COLLEGE

College degree always worth the investment

 

fcasale@stu.edu

In last month’s business section, the Miami Herald published an article in which the author questioned whether a college degree was worth the financial investment.

The premise that “college is not worth it” is based on the notion that one’s return on such an investment is the only reason that a person should go to college. In actuality, the value of a college degree goes far beyond its total cost. Indeed, a college degree — and the experience of earning one’s degree — benefits its recipient for a lifetime, and a college education is a benefit for the common good of any community.

A college degree is always an investment worth making.

In the years a student spends working to obtain a degree, he or she develops as a person in ways that cannot be measured by the “investment” of going to college. Whether through group projects with fellow students, an internship with a company, or individual research on behalf of a professor, the college experience educates the whole individual, and helps to develop the person’s values.

It is during one’s college years that one develops a sense of self, a world view, an appreciation for the dignity of people, and an enthusiasm for the arts. Also, because of various internship and volunteer opportunities during college, the college graduate has gained a deeper understanding of the importance of civic engagement.

While it has been well documented that our current economy has been no friend to recent college graduates, the numbers still reveal that the prospects remain brighter for those who have earned their college degrees.

According to a 2012 study by The Economic Policy Institute in Washington, D.C., young high school graduates in 2011 on average earned an hourly wage of $9.45, resulting in an annual income of about $19,700 for a full-time, full-year worker. In contrast, young college graduates collected an average hourly wage of $16.81, which translates into an annual income of about $35,000 for a full-time, full-year worker.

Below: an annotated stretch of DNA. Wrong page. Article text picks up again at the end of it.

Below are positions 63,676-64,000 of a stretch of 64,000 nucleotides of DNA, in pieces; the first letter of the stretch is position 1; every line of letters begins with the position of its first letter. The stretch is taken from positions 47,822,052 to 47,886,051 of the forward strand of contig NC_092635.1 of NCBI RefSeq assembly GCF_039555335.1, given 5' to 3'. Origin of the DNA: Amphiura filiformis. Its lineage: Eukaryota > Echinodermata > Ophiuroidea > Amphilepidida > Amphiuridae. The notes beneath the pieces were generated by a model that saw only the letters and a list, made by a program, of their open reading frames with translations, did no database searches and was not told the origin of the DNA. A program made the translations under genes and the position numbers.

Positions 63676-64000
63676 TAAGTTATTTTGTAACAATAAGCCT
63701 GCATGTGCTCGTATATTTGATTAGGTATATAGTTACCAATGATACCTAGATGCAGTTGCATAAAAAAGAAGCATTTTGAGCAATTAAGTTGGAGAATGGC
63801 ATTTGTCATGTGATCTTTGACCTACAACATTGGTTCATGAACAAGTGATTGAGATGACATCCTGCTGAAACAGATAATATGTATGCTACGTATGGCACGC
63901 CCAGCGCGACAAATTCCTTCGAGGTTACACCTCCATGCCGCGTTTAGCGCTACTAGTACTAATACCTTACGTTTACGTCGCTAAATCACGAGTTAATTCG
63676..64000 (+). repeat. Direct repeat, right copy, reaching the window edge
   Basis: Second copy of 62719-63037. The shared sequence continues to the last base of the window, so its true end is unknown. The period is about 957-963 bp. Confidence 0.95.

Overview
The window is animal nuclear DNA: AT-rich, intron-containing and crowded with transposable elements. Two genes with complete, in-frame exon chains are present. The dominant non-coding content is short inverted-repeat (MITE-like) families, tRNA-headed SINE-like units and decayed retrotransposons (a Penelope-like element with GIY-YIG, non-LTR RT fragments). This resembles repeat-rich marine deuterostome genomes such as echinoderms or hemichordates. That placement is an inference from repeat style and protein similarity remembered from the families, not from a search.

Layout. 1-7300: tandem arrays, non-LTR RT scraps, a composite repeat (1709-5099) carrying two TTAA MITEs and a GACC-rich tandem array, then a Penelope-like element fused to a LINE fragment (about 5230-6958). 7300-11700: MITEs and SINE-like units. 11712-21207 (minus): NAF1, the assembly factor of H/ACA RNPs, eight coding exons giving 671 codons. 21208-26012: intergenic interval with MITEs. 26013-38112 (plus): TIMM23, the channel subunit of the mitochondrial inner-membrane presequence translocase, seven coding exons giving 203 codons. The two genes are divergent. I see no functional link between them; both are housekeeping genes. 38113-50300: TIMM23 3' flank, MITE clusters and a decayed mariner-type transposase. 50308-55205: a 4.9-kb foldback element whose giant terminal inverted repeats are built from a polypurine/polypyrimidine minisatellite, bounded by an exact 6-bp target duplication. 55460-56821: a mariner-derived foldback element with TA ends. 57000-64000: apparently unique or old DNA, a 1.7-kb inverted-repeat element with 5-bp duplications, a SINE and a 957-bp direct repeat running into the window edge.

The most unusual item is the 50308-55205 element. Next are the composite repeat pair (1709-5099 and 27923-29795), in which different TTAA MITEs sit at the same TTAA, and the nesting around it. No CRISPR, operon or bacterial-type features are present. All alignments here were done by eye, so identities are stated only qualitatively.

In a 2012 U.S. Bureau of Labor Statistics analysis, the numbers further show that those with at least a bachelor’s degree earn more annually on average ($53,726) than high school graduates ($32,861). In turn, people who have obtained their bachelor’s degrees earn over $2 million in their lifetimes — or 74 percent more than those with just a high school diploma, according to the Georgetown University Center on Education and the Workforce.

Yes, the college graduate may be underemployed in the first years out of college — that’s a reality today. The annual salaries will eventually improve for them, though, and they will create a future that’s better and brighter than that of the high school graduate. When that college graduate settles down and starts a family, the higher level of education will have a positive effect, as studies have shown that the parents’ educational level can predict a child’s success as an adult.

College graduates’ impact on the community is greater, too, because the college experience develops and challenges the students within a competitive environment, and prepares them, once out in the workforce, to design more efficient products, to expand and develop businesses, and to create more job opportunities.

The Bureau of Labor Statistics noted last month that the unemployment rate for those with at least a bachelor’s degree is under four percent, while the rate is nearly twice that number for those with only a high school diploma. It would be easy to say that a college degree is worth it based on this statistic alone.

However, there are so many variables that cannot be computed. These variables are the lessons and experiences one gains while going to college that will always make the college degree worth every penny.

Msgr. Franklyn M. Casale is the president of St. Thomas University in Miami Gardens.

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